But I would like to make a case for leaving our comfort zone and embracing the intangible. I believe some of the most exciting advances in property today are hidden underneath, on top of or deep inside a building — all reducing our industry’s environmental impact. We cannot see what decreased carbon emissions look like, and we don’t know how effective some of our solutions are yet; when it comes to sustainability in property, nothing is set in stone. This lack of tried-and-tested answers, though, is a wonderful opportunity for innovation.
The resource issues facing our planet will be in the spotlight in the run-up to Paris 2015, the UN’s Framework Convention on Climate Change which takes place in December. The property sector will be forced to ask itself whether it is really doing enough to decarbonise the UK economy, and the focus will fall on the largest companies to drive change.
It is a challenge we are prepared for at Land Securities, where we have recently published five ambitious environmental commitments. While it is important to us that these are as clear and measurable as any other business target, we are open about the fact we do not know exactly how we will meet them. This can be unnerving, but I believe that celebrating trial and error is the best way to elevate sustainability above a box-ticking exercise to genuinely make a difference.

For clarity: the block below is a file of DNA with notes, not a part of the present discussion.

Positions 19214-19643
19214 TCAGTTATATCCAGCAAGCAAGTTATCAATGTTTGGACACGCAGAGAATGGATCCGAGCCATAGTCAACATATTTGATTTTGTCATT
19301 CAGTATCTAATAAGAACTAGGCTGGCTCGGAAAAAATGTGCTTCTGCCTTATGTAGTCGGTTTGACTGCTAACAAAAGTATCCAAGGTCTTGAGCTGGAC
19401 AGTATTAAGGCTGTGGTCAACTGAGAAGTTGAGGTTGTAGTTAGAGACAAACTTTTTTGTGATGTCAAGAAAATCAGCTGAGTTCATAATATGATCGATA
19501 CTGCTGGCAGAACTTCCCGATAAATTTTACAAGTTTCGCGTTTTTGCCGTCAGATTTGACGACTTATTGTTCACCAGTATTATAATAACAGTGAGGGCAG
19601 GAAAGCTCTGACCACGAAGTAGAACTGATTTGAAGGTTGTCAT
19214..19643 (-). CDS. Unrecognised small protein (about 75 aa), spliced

We need not make apologies for not having all of the answers, either. As we have seen over the past decade, technology in this field is developing so quickly our customers have everything to gain from us investing time and money in new ways of doing things. After all, customers come to us with lists of their own sustainability targets, but rarely do they prescribe the technologies they want to help them to meet them.
This gives us the freedom to experiment and the flexibility to think about an individual customer’s needs today and tomorrow. Learning as we go means there is no such thing as off-the-shelf or one-size-fits-all sustainability. That is especially attractive for customers with their own targets, such as Deloitte for which a motivating factor in its pre-let at 1 New Street Square was features such as a high-performance façade and integrated roof-mounted photovoltaic panels.
The absence of government guidance or industry-wide standards can also be daunting, but let us look on it as a blank canvas for innovation. In anticipation of future regulatory requirements for low-carbon buildings, we set our own ultra-low carbon standard several years ago to push our thinking forward, and the Zig Zag Building in Victoria is on target to meet this.
Sustainable buildings rarely grab the headlines and this low profile gives us the space we need for our approach to thrive. But it also means some of our greatest achievements remain unsung heroes. Take 20 Fenchurch Street: while all eyes are on the spectacular Sky Garden, we recently switched on the city’s first hydrogen fuel-cell power plant in the building’s basement. We have prepared imagery and text for the space that brings the technology to life, and we are inviting stakeholders to visit, so they can learn from the process at the same time as we do. We may not compete with the social media buzz about the Sky Garden, but maybe we will inspire some ‘fuel cell-fies’.
Our chief executive officer, Rob Noel, talks about sustainability as acting in the right way today, so our stakeholders want to do business with us tomorrow. We do not have a crystal ball, so perhaps it is fitting that successful sustainability starts with welcoming uncertainty. As we continue to test new technologies, we are committed to sharing the results, not just within our own business but with our peers, so that together we can ensure our sector is as sustainable as future generations will expect it to be.
Managing Director, London